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Banned in greater than 60 countries, carcinogenic material still widely utilized in developing countries

RiauJOS. com, Jakarta - The symptoms were mild and seemingly innocuous initially : mostly coughing and fatigue. However it wasn’t long before Sriyono got a grim diagnosis he‘d asbestosis an incurable scarring from the lungs that often results in cancer. 

It was eventually caused by decades of inhaling asbestos fibres in the factory in which the 44-year-old still works outside the sprawling capital Jakarta. 

“There would be a sense of shock, ” said the rail-thin Sriyono, who like many Indonesians goes by one name. 

“There was no information telling us that asbestos could cause diseases like cancer when I got straight into the industry, ” he told journalists. 

The soft-spoken father of three is that the first person to succeed compensation for exposure to asbestos in Southeast Asia’s biggest economy perhaps one of the world’s top consumers of the toxic material blamed for longer than 100, 000 annual deaths globally. 

He was awarded 57 million rupiah (Dh15, 426 ; $4, 200 ) by the govt in 2012, and he might not be the final : an area NGO is pushing for compensation in 15 similar cases. 

Asbestos fibres that lodge inside the lungs can cause diseases including lung cancer, mesothelioma and asbestosis, based on the World Health Organisation (WHO ). 

Banned in greater than 60 countries, including all members from the EU, the carcinogenic material remains widely utilized in developing countries for construction, textiles, brake pads and cheap insulation. 

Canada, when the world’s top producer of asbestos, announced a ban last year, but other countries, including Russia and India, have resisted global efforts to outlaw it. 
‘Very high levels’ 

And asbestos use shows no sign of waning in Asia’s emerging economies, said Ken Takahashi, director from the Asbestos Diseases Research Institute (ADRI ) in the University of Sydney. 

“The consumption during these countries remains at a really higher level, exposing many workers and, momentually, as they simply go straight into the market and community there is that the potential to expose the general population also, ” he said. 

Asia now accounts for longer than 60 per cent of world asbestos consumption.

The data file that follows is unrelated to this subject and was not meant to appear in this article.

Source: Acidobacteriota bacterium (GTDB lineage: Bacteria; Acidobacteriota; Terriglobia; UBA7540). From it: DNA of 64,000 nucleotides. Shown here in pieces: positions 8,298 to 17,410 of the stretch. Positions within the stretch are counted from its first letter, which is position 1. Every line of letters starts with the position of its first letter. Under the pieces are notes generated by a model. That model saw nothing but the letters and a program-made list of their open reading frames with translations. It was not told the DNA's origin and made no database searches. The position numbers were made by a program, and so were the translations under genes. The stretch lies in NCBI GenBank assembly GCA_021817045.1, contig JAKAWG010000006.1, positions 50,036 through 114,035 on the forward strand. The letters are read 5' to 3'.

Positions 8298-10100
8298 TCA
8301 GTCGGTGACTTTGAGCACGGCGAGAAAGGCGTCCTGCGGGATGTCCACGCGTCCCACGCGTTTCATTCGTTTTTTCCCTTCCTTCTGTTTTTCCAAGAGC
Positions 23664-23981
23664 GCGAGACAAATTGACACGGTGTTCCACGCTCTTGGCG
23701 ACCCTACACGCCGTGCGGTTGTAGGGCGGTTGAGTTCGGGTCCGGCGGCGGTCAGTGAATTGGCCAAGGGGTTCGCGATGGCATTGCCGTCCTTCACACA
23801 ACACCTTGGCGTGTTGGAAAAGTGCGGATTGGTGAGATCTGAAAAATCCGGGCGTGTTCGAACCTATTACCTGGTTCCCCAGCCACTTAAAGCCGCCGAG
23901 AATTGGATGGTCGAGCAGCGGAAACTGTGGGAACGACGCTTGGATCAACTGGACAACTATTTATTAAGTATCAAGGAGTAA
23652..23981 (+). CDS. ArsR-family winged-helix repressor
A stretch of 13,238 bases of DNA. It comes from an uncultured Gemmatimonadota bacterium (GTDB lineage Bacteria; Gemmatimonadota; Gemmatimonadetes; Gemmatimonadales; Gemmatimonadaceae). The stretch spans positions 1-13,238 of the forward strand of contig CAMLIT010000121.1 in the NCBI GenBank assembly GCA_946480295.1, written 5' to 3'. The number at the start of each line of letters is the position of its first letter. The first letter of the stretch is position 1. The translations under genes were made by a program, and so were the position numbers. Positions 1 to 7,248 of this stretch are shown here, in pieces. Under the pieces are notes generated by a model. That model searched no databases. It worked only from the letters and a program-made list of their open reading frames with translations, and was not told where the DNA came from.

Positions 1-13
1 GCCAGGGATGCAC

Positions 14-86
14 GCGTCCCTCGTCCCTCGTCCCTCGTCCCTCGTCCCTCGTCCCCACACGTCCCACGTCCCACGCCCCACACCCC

Indonesia’s use from the material grew by nearly six times from 1990 through 2012 when it peaked at an all-time high of 161, 823 metric tons before slipping to 109, 000 metric tons in 2014, based on the latest data coming from the United States Geological Survey (USGS ). 

For a long time, Sriyono toiled away producing gland packing, which uses asbestos to seal systems for example pumps and shafts. He was never warned his health was at risk and Didn‘t wear safety equipment that can have kept him safe. 

This limited awareness in regards to the health hazards of asbestos is distinctive over the archipelago nation of greater than 17, 000 islands, while poor work safety standars compound the masalah, health experts said. 

“They let people apply it which means that individuals don’t believe it is dangerous, ” said Dr Anna Suraya, coming from the Occupational Doctors Association of Indonesia. 

There aren‘t any definitive profiles on the amount of Indonesian workers directly exposed to asbestos. 
The Indonesia Asbestos Ban Network (INA-BAN ) estimates a minimum of 4, 000 individuals are directly involved inside the manufacturing of asbestos products, but that doesn‘t include contract along with other non-permanent employees or construction workers. 

Additionally doesn‘t take into akun the chance of secondary exposure among workers’ families as people may bring asbestos fibres home with these on the hands, hair, clothes, shoes or on tools. 

Nearly 180 Indonesian companies impor asbestos either like a raw material or finished product. 

Major usage 

Since it is cheap and durable, the national statistics agency estimates asbestos is found in about 10 per cent of homes for roofing. Additionally it may be found in schools, markets and hospitals, activists say. 

Indonesia has brought some steps to minimise the impact with exposure limits and work safety regulations, but enforcement is haphazard and medical expertise in detecting asbestos-related disease remains low. 

Jakarta, however, Isn‘t mulling an outright ban, saying it’s focusing instead on getting the term out in regards to the health risks. 

“We’ve already started awareness-raising programmes, but in fact Indonesia is extremely big so we need to do it gradually, ” said Kartini Rustandi, director of occupational health and sports in the ministry of health. 

That worries some who warn that Indonesia is really a public health time bomb and will suffer the fate of a couple developed nations which are awash in asbestos-related lawsuits.